Speaking for myself, while this is something that I agree can be valuable to
communicate to compiler,
The word is more like in-valuable.
it isn't something that I'd personally want to add a keyword for within the language
proper since it doesn't affect the correctness or behavior of the program, just its
implementation and performance.
To me behavior is performance. In trying to convince Fortran users to try Chapel, its
performance and the language were one and the same thing.
.... we've recently been discussing adding an annotation/attribute/tag feature to the
language as a means of expressing things about the program outside of the language.
Annotations destroy readability in every case I have seen, not just in Chapel. I hope no numerical
code of mine ever needs annotations.
I am not sure what you mean by attributes and tags. If you mean attribute along the lines of the concepts of pure and const functions, then those attributes will be a part of the language.
... ongoing discussion about where the line between language features and these
tags should be drawn, but my personal favorite option is that things which are meant
to communicate directly to tools (where I consider the compiler itself to be a tool) and
don't impact the program's behavior (modulo performance or implementation details)
are fair game for these.
To that end, I might imagine expressing these as something like:
if boolean-expression then
if boolean-expression then
Two lines instead of one is bad. The if statement is not as obvious in the way the above is written.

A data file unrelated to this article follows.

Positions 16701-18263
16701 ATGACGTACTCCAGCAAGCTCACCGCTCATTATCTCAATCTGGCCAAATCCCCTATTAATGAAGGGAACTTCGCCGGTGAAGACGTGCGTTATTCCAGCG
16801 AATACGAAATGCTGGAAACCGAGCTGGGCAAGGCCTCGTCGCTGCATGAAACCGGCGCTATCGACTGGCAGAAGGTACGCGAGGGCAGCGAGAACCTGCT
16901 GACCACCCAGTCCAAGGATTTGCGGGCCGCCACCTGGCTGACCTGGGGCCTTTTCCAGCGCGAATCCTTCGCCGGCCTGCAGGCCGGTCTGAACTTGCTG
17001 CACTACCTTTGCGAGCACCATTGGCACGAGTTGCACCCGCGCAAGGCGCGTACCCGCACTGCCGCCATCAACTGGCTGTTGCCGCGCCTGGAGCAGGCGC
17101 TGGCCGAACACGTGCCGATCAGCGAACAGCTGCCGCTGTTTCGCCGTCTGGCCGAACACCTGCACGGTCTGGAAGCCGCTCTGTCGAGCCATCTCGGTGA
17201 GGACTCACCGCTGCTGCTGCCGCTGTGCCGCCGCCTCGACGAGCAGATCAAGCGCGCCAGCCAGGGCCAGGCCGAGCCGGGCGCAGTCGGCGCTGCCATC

Also, the above is not as readable as
if likely(<boolean-expression>) || unlikely(<boolean-expression>) then
// block of code
// alternative block of code
I am not convinced that my ifl and ifu are an optimal solution.
The likely and unlikely are inherent in the mathematical algorithm and its expression
in a language.
... I'm surprised by your comment that you think this could as much as double performance,
Proven. I discovered that in tests on replacement rounding routines. I was surprised too.
I was trying to write inline rounding routines in Chapel to replace the C library routines that handled all the edge cases and were IEEE 754 correct. It did not work. I got funny results. In the end I rewrote things in C, and got that right. But the code needed the concept of likely and unlikely conditions to perform well, i.e. boolean expressions. But at least I know the concept works. And yes, I know that some RISC chips have machine instructions for individual rounding modes making that work irrelevant on some newer architectures.
I'd imagine that if a given conditional were that predictably true/false and executed enough times
to matter, the hardware branch predictors would do a good job of picking up on the pattern...?
Well they did not. And my tests ran through every possible real(32), i.e. from min(real(32)) to max(real(32)) where two consecutive test scenarios differed only in their least significant bit. And
besides, why rely on run-time hardware branch predictions when I can predict it at compile time.